Freshmen navigate their first year of high school online


Credit: Courtesy of Maggie Melander

Freshman Maggie Melander lays out her work as she gets ready for a long day of school online. Starting out school online is one of the first steps into helping students transition back into in-person school. “[This] is what has to happen in order for us to go back ” freshman Maggie Melander said.

Deirdre Brown and Haley Melvin

Over the course of the past three weeks, incoming freshmen have been introduced to Wayland High during a year unlike any other due to COVID-19. The new freshmen have juggled lots of new information all at once while starting the year online.

To start off the year, freshmen were given a socially distanced orientation of the new school. They traveled in small groups of around 10 people, along with a peer mentor to guide them. They walked around the school as their mentor gave information about the school. Some freshmen are worried about not knowing where to go when the school transitions to a hybrid model.

“The only time I was able to see the school was during orientation, so I’ve only seen the school once fully,” freshman Maggie Melander said. “The visit was only for a very short amount of time.”

Another obstacle freshmen face by starting their WHS career online is not creating connections with teachers. Students are only able to see teachers twice a week for 80 minutes. Creating connections is a big part of learning, and some have found it difficult to connect with someone they have never met before.

“I haven’t met my teachers in person,” Melander said. “I think that’s been hard, because I don’t know them, and it’s hard to form a connection. The only time I get to see them is during zoom. It’s very different from anything I’ve done before.”

Dogs barking, siblings yelling, and other background noises can make focusing very difficult. Some students find their phones to be the most distracting. Others find staring at their screen for 80 minutes very difficult. Fidget toys and other objects have helped some students stay focused.

“My phone is a huge distraction, so I try to keep it on my bed, and just far away from me,” Melander said. “It definitely helps me stay focused. And also, honestly just having some things to do, so having water to drink or just doodling on a piece of paper. It really helps me a lot.”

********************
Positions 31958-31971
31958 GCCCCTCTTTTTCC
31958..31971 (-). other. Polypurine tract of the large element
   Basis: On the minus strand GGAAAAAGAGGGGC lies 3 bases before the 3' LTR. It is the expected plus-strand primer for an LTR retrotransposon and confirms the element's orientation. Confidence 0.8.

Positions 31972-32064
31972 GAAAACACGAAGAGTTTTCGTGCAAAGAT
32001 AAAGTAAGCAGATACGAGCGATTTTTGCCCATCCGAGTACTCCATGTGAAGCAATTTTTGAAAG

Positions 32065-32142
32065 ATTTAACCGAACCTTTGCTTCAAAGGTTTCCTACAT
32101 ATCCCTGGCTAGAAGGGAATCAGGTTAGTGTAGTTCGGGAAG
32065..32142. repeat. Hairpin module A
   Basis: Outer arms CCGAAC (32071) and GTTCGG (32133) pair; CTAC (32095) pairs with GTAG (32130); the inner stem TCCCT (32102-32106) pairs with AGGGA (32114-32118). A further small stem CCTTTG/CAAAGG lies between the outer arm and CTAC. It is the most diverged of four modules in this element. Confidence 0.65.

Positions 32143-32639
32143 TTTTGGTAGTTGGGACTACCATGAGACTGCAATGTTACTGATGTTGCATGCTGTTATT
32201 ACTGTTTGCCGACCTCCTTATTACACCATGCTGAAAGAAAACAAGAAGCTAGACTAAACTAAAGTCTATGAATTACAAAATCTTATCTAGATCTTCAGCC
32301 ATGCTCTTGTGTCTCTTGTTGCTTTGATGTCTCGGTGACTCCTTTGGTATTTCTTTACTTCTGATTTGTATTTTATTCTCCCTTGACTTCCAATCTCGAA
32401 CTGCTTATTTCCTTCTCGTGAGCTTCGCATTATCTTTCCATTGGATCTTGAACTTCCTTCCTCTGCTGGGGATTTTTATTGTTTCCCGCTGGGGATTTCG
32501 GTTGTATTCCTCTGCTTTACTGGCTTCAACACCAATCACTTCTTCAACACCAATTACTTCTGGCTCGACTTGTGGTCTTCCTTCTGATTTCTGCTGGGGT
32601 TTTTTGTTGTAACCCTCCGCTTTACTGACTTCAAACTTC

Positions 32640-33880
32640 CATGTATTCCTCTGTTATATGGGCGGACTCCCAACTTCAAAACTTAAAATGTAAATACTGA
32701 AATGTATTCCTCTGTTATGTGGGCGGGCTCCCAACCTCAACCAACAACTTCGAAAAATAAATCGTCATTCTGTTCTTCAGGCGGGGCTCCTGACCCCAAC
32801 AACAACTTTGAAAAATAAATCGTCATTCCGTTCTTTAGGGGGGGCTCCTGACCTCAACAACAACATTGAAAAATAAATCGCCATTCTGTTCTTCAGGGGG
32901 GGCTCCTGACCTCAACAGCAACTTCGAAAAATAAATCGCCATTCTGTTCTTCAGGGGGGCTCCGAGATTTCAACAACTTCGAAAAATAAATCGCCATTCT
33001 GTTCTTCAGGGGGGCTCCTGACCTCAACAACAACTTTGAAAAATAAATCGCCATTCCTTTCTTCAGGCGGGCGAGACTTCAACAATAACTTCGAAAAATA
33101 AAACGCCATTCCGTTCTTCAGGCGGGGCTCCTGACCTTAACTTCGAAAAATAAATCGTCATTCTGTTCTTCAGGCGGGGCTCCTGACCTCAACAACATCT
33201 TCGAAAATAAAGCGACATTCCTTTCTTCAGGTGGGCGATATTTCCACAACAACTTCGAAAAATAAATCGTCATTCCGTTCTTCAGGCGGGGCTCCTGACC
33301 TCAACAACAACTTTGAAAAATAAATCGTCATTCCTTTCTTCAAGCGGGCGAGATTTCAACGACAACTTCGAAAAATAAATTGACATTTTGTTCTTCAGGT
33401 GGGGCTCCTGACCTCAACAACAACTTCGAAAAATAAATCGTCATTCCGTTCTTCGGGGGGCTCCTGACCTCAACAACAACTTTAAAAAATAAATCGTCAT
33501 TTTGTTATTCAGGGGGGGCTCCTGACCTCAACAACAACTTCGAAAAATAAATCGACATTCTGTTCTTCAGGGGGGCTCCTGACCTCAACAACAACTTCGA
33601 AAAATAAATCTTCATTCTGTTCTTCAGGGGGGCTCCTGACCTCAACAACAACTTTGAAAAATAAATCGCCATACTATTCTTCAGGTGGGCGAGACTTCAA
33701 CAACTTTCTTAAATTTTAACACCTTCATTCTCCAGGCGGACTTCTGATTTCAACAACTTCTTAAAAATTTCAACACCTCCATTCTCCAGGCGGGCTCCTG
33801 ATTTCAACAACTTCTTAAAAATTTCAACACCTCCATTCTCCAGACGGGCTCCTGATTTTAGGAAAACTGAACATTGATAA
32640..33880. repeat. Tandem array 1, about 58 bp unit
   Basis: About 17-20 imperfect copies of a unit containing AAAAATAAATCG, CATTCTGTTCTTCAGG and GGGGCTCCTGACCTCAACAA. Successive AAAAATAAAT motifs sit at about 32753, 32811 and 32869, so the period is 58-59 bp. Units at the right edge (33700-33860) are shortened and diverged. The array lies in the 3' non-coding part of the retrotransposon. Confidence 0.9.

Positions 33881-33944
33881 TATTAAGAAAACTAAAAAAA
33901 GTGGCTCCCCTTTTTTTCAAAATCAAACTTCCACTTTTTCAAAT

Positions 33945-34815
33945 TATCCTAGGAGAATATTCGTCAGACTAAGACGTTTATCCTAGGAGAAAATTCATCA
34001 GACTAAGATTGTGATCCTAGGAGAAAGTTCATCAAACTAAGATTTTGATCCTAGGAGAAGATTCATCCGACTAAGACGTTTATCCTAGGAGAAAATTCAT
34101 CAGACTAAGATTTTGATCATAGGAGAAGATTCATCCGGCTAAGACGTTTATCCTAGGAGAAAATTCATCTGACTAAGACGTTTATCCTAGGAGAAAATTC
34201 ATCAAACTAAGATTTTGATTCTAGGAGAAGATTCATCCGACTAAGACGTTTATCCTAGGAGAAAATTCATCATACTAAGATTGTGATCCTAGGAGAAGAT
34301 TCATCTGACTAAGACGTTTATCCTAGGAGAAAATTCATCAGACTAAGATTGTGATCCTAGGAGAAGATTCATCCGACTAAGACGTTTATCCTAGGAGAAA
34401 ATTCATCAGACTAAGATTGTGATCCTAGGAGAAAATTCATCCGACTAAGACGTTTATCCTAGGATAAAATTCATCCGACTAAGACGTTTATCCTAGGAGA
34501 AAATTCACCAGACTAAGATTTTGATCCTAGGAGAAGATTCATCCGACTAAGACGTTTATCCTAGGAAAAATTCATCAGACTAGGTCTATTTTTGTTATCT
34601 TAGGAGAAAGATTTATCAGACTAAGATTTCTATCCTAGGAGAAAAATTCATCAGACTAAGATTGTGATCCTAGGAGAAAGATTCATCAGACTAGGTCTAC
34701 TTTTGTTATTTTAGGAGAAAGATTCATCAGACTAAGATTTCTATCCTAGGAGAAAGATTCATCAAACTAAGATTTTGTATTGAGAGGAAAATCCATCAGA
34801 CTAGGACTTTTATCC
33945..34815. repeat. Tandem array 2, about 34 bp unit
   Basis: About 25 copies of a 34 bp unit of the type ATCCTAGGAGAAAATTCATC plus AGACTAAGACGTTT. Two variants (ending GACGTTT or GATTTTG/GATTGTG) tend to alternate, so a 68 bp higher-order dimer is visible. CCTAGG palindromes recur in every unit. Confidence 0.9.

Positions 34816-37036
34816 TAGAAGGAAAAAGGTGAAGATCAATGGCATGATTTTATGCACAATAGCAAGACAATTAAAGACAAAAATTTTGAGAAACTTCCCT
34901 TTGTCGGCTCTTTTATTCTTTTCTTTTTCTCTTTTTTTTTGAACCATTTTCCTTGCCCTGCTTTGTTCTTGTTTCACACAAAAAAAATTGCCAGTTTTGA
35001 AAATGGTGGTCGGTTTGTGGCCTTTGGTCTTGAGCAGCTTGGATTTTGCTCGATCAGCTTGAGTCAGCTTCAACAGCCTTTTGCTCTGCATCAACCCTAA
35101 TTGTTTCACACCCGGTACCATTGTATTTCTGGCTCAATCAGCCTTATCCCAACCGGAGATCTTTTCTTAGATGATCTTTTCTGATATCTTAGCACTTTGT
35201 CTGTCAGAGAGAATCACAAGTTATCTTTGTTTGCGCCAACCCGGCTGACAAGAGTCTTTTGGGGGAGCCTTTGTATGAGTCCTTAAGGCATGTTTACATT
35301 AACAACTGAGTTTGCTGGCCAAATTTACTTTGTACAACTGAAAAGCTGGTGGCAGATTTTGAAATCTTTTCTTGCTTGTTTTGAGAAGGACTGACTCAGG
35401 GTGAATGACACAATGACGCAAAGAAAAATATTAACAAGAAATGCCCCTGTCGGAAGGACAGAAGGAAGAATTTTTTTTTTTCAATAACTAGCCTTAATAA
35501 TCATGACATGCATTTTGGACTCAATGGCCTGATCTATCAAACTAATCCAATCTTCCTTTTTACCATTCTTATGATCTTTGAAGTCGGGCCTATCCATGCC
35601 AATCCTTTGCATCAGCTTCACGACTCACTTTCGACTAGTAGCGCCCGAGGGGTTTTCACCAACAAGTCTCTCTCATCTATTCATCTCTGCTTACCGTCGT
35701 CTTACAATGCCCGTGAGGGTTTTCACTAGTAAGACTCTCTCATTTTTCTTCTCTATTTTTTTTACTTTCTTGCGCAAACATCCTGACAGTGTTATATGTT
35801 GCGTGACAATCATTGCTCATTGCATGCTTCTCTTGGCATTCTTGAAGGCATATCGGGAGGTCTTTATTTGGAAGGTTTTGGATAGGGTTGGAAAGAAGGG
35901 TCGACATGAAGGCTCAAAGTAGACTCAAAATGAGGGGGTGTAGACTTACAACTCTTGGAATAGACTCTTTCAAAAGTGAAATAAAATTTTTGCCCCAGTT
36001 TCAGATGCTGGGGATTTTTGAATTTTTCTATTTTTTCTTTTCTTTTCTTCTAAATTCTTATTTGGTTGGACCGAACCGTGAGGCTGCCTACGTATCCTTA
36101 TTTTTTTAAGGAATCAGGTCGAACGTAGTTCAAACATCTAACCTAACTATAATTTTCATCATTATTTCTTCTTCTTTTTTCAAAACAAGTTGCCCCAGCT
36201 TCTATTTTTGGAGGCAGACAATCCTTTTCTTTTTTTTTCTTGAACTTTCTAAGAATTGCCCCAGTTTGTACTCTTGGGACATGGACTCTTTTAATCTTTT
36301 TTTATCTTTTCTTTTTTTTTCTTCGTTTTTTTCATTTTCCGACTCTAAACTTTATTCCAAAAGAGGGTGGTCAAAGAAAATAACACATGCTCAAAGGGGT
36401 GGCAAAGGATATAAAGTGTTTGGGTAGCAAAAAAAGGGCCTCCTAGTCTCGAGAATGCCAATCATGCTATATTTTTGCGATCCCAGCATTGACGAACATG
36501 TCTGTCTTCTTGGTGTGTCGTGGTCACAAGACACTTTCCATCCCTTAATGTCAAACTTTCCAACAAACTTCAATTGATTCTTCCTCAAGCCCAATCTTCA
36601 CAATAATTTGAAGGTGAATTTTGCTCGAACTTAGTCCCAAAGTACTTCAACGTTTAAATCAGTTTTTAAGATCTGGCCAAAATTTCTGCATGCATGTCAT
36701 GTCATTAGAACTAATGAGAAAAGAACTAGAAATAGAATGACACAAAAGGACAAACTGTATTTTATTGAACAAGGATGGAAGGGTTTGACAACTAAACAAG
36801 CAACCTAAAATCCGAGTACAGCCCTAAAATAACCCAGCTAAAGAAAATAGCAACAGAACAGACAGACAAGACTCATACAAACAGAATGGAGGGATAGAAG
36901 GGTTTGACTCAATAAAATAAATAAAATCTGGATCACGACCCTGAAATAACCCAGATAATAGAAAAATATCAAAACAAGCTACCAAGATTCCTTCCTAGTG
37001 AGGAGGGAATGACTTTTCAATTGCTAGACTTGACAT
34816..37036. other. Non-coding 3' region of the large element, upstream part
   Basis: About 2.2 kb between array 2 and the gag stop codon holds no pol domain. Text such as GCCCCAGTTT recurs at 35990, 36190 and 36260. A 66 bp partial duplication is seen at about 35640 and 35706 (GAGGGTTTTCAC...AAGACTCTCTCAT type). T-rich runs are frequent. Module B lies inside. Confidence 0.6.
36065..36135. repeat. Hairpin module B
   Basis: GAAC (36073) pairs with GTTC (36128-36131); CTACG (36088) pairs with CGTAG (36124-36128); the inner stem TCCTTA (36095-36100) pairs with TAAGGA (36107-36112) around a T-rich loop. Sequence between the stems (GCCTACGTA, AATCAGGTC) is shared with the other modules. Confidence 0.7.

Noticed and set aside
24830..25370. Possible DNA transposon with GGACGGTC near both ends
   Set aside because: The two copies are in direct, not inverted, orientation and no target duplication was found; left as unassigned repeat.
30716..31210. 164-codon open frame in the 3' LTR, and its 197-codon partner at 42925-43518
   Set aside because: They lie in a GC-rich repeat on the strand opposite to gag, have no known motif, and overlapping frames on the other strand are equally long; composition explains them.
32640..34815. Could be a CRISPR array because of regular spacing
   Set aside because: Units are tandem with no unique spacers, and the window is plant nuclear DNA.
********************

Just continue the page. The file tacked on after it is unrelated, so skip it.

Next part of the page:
Freshman Joey Burke agrees that his phone can cause him to become easily distracted.

“I have very few distractions, but sometimes technology isn’t my greatest friend and I become distracted with making everything work,” Burke said.

80-minute classes have had lots of effects on students, including headaches, trouble focusing, and nausea. Many have found it difficult to get used to this drastic change from last year’s 30 minute online classes.

“Personally, I think the 80 minute classes are kind of long,” freshman Zach Rainville said. “The first hour goes pretty well and then when it comes to the last 20 minutes, I feel like most of the class starts getting a bit tired and ready for the 15 minute break between classes.”

Some have also found that classes are the perfect amount of time, and they enjoy the extra time in class.

“The 80 minutes with a break in between each class is perfect,” Burke said.

A big concern about online school is that the freshmen aren’t able to participate in hands-on activities, such as labs.

“We don’t really get to do all those bio labs that we would if we were actually in school,” Rainville said.

Another concern among the freshman is asking questions through zoom. Students have to raise their hands and wait for the teacher to see them to be called on. Sometimes teachers don’t see the hands and questions are forgotten. Other times, the questions can be hard to answer and students aren’t able to fully understand the answer.

“If we were in person we can just raise our hand, but since we’re online it’s a lot harder to show that we have a question,” Melander said. “If you have a question after class, the only thing you can do is email your teacher or go to office hours on Wednesdays.”

Online school has been a challenging time for some, but many freshmen are optimistic that the hybrid plan will create positive change for the school year. Melander is excited to experience WHS in person.

“I’m super excited for hybrid,” Melander said. “I think that it’s really good that we will be in school for a little time to just get some actual school experience.”